Re: W/RTT verification, linux tcp buffers behaviour

From: Al Boldi
Date: Thu May 18 2006 - 23:35:55 EST

John Heffner wrote:
> Al Boldi wrote:
> > David S. Miller wrote:
> >> The tcp_adv_win_scale determines how much of the "socket buffer
> >> space" we advertise in the actual TCP window. It's mean to
> >> approximate the amount of structure and header overhead is
> >> assosciated with each packet.
> >>
> >> But again, it's an approximation and there are cases where it
> >> is suboptimal.
> >
> > Ok, so is this suboptimal approximation the reason why the kernel does
> > not reach full bandwidth?
> Not really.
> There are a few reasons why concurrent connections can get better
> performance than a single one. Each socket buffer has a per-connection
> size limit. If this size is too small to fill the bandwidth-delay
> product of your path, then using multiple connections will give you
> better performance up to n connections, where n = ceiling(BDP /
> (buffer_size * fudge_factor)). The fudge factor is determined by the
> overhead. Recent kernels do automatic tuning of the TCP buffers, so if
> your system limits (in /proc/sys/net/ipv4/tcp_{wr}mem) are set high
> enough, then this shouldn't be an issue. The 2.6.17 release will have
> significantly higher maximums by default -- 4 MB, up from ~100k.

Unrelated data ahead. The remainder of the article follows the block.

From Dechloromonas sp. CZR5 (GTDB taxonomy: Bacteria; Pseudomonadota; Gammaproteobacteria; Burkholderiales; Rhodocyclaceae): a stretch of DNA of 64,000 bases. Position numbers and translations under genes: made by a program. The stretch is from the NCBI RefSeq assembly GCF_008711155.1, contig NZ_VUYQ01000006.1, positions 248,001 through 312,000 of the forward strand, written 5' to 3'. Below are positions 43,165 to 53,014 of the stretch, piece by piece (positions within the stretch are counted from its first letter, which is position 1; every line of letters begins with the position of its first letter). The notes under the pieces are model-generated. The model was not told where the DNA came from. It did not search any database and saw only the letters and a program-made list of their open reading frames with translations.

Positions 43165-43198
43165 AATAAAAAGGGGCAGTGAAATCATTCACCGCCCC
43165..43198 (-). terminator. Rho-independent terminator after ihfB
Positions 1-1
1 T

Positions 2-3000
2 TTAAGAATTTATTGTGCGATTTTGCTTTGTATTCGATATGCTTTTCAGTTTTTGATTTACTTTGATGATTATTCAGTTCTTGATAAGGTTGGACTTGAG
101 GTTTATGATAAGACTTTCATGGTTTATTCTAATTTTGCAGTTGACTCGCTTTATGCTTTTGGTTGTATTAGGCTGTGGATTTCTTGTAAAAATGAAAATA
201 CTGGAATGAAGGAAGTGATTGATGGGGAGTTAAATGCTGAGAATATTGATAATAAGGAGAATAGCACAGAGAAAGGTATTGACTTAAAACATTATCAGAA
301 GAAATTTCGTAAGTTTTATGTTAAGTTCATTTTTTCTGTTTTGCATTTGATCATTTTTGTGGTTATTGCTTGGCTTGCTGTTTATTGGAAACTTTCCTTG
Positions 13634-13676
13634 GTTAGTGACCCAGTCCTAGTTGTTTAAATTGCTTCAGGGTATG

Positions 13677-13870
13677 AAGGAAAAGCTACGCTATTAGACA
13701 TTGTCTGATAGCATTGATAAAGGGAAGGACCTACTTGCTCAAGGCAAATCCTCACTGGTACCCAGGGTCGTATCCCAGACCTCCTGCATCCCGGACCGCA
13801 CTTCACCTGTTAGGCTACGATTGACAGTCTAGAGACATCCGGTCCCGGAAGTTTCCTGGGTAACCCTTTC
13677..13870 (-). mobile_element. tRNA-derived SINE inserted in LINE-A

Ok, but increasing them only has minimal impact.

> The other way concurrent connections can give you better performance is
> if congestion control is your limiting factor. Standard TCP uses an
> AIMD controller with an additive increase value a=1*MSS and a backoff
> factor of b=0.5. With n connections, you actually end up with an
> aggregate a=n*MSS, so it's more aggressive. If you're competing against
> other flows, your aggregate will get a higher fair share of the
> bottleneck. If you are not competing against any traffic, but you have
> a small bottleneck queue and unsynchronized losses, this can give you
> higher utilization. If congestion control is the issue, there are
> better alternatives than concurrent connections. Linux now has the
> ability to select from a variety of experimental congestion control
> algorithms loaded as modules.

Which module would you suggest for a non-congested network?

Or is there a module that allows for a=(n+x)*MSS where x is tunable?

> If you are actually CPU limited, on an SMP system you can also get
> better performance with multiple connections, since they can be handled
> concurrently by multiple CPU's.

It seems that CPU cycles are related to latency, which is related to
bandwidth-delay. So a faster CPU should yield higher thruput, which it
does, but this would mean, that thruput is dependent on system load as that
affects latency.

Is there a module that takes this fluctuation into account, to yield a
constant flow?

Thanks for your detailed response!


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